Multicultural marketing… what is it? Well, according to Forbes, by 2042 there will be no dominant ethnic group and we will be an increasingly integrated community. Great right? Sure, but is your marketing keeping up? With the awesome developments in demographic targeting via social media and email marketing we can now put out hundreds of different messages to specific audiences … the possibilities are exciting and endless. Brands now need to understand how to embrace multiculturalism and make it shine through their marketing but here are 6 multicultural marketing fails you might be making without even knowing it.
Fail #1 Not hiring multicultural people
So what, I need to pick people from every culture? No you don’t but you do need to pick people who are open to and interested in learning about different cultures. Having an English speaking team which has no interest in learning about other cultures is not going to help you to grow globally. If you need to target the GCC market then of course it is helpful to have an Arabic speaker on the team for overseeing your digital marketing efforts. Without a diverse and open minded team you could be missing out on amazing opportunities. Remember that in marketing terms, multicultural also factors in gender, sexuality, age and ethnicity.
Fail #2 Not conducting research
Do you know your target audience or you just think you know them? Even if you have a member of your team from that demographic group you need to understand that this is just one person and one person’s opinion. Conduct proper market research on social media or by using a third party before you begin your marketing campaigns. Understanding the needs, desires and motivations of your target client will make the difference when it comes to your success. Most importantly, if the research data you receive doesn’t fit with your campaign… change your campaign!
Fail #3 Not localising images
It’s great to localise text for different regions (NOT using Google Translate!) because you are changing the tone, phrase and reference to fit with your demographic so that your message resonates. So you’re localizing your content which is awesome but what about everything else? Your images and videos need to be localized too otherwise it’s clear that you have gone for a quick fix without any real thought. This can be labour intensive because one campaign might have 10 different landing pages, 100 different images and a wide selection of videos to accompany it. Some brands simply add captions to YouTube videos but really your YouTube channel needs to have localised playlists to reflect its viewers. By the way on the subject of translating really- don’t use direct translations. The popular “Got Milk?” campaign launched in Mexico with the direct translation “¿Tiene(s) leche?” which actually translated to “are you lactating?”
Fail #4 Losing your brand voice
How can you localise your message whilst keeping your brand voice? It can be a tough one for marketers. Take a look at Coca Cola which plans to spend $4.3 billion in global branding this year. CocaCola’s images change from country to country, as does their text and marketing videos but their message remains the same… “Enjoy Coke with Friends” “Coke sponsors sporting events” “Drinking Coke is a happy experience”. If you were to watch a Coke video in another language it is likely that you would still understand the message and gain the same emotional response. Keep your brand message and campaigns simple so that they translate easily around the world. Never lose your brand identity to market to a particular group… your brand needs to retain its strength whilst also being locally relevant.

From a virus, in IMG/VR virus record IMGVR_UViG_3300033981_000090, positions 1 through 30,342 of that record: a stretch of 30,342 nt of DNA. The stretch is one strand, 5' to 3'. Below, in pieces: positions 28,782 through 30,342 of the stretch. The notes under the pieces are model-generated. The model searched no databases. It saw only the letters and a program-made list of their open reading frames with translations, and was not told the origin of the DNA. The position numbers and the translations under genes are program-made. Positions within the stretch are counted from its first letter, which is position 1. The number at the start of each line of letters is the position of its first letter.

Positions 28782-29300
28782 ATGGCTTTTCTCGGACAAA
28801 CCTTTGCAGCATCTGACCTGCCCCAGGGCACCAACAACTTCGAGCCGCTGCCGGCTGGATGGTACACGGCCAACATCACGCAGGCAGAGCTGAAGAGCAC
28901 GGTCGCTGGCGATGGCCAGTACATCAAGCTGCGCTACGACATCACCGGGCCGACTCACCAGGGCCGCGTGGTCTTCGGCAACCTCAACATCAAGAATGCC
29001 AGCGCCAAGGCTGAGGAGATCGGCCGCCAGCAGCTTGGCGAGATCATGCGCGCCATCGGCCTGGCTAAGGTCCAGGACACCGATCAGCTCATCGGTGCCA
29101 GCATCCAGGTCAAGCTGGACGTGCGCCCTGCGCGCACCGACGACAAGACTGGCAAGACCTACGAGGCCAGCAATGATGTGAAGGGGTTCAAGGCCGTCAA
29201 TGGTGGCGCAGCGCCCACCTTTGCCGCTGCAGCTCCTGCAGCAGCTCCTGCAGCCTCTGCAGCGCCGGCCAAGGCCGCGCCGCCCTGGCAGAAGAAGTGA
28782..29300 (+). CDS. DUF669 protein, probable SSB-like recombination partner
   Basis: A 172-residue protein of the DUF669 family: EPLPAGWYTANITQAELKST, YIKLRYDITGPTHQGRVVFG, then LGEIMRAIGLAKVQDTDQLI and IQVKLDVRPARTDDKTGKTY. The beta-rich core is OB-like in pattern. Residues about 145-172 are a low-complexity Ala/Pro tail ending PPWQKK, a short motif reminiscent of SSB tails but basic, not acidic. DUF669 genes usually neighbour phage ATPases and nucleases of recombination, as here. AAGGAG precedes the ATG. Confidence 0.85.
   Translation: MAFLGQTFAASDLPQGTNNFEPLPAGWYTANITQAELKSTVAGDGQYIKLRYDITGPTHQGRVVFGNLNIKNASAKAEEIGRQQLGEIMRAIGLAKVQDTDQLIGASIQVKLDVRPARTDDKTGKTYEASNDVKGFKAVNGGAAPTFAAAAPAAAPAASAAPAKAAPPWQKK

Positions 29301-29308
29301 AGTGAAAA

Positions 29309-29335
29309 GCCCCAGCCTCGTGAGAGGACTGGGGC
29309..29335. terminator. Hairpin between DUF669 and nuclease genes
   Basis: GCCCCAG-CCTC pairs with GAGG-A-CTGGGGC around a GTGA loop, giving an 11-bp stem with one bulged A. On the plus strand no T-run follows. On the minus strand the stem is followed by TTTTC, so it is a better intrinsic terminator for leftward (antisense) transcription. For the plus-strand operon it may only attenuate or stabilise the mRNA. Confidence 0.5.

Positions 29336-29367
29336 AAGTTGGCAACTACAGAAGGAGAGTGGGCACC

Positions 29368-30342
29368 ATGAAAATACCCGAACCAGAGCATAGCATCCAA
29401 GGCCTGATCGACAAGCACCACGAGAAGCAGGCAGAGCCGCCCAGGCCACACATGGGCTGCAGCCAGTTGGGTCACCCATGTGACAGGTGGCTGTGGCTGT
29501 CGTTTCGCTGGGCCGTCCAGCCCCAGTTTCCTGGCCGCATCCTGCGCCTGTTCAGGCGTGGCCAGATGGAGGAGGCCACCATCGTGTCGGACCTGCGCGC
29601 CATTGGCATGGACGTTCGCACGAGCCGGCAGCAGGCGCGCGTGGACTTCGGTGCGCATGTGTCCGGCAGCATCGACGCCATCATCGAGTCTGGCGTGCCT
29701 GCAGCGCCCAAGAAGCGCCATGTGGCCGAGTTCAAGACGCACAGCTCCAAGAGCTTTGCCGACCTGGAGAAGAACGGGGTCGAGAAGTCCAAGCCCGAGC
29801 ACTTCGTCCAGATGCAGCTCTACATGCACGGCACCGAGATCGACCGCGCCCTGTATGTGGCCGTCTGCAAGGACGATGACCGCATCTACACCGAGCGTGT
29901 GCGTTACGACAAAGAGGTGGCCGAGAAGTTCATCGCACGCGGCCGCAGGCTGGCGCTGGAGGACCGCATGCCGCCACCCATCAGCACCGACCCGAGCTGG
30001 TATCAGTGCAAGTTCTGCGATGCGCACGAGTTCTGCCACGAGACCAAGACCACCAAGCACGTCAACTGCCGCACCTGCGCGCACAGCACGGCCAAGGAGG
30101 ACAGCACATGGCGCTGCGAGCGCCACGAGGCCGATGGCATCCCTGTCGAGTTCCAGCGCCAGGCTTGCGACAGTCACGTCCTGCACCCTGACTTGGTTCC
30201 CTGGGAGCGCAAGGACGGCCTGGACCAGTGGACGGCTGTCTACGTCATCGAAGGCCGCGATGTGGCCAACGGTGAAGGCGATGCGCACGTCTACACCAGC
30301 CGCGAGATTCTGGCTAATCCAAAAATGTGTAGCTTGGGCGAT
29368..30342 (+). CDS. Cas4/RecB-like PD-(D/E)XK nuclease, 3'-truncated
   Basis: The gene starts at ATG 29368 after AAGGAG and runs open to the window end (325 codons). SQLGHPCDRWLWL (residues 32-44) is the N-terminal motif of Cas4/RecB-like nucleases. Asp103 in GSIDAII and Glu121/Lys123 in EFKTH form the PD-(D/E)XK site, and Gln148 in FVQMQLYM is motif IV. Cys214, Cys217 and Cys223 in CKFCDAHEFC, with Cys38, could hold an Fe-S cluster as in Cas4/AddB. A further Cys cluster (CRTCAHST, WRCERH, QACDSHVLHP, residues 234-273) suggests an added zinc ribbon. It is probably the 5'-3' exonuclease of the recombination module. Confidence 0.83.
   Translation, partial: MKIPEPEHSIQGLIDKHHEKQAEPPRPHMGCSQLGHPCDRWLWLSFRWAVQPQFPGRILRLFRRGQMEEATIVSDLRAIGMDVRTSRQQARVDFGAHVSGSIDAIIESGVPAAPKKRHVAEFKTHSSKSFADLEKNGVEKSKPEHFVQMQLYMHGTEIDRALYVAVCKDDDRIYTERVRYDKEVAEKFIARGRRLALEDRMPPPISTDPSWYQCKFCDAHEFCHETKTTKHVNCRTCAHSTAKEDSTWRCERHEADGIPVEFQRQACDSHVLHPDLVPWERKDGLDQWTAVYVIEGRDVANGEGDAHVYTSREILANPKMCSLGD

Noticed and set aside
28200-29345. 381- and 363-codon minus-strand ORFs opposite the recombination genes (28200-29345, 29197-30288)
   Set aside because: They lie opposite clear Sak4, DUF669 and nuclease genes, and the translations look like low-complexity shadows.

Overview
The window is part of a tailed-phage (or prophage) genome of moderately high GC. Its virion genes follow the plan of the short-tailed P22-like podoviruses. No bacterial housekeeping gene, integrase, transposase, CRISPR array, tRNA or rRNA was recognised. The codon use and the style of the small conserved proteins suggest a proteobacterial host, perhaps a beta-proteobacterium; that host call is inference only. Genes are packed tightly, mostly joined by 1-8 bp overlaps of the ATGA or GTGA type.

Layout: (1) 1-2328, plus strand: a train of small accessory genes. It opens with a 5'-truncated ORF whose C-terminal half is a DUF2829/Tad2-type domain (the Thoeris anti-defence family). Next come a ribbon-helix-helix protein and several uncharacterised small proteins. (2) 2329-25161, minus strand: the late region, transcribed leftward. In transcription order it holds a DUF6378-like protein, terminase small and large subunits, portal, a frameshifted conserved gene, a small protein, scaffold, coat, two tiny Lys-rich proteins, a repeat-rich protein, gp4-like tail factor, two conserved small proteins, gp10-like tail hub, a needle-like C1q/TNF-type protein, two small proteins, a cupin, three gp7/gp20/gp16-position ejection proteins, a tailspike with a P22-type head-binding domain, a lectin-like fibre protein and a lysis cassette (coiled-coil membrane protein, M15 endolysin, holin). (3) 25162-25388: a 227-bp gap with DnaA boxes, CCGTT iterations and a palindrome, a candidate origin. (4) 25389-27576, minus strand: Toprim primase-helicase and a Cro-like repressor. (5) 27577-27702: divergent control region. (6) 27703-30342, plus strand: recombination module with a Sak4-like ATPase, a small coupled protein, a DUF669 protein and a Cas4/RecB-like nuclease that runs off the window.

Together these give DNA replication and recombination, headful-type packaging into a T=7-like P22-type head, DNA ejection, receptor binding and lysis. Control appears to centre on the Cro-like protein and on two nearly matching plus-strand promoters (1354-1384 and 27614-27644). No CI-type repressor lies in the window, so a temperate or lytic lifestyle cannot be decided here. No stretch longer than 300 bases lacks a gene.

Fail #5 Stereotyping
We all know that stereotyping is inaccurate but we still do it a little bit when it comes to marketing. A client of mine once requested a high level campaign for Asia because “All Asians are super smart” meanwhile another told me that “all British people love the Queen”. I’m British and not a royalist so that one’s debunked straight away! Positive stereotyping can be just as insulting for the recipient and ultimately means that your message will not connect with your target audience. Do your research, even if it’s time consuming and avoid clichés and stereotypes just because they fit with your campaign idea.
Fail #6 Being too afraid
Managing marketing in a multicultural world can sometimes induce great feelings of fear and responsibility for marketers. Should I wish my followers “Happy Christmas”, “Happy Ramadan” “Happy Chinese New Year”? Will I offend people if I do? Of course you are not going to be weighing in on religious debates on behalf of your brand but there is no harm in politely observing the celebrations of demographics on your page. If you are really worried then you can target language specific messages to your followers but don’t be so afraid- In my 10 years managing high profile pages it has never caused me any problems.
So let’s celebrate diversity not only in our hearts but also in our marketing efforts. Enjoy the experience of learning and experimenting with new techniques and you will soon see an increase in your global marketing success. How do you manage your global marketing? Tweet me @Charli_Says and let me know.
By Charli Day, Freelance Blogger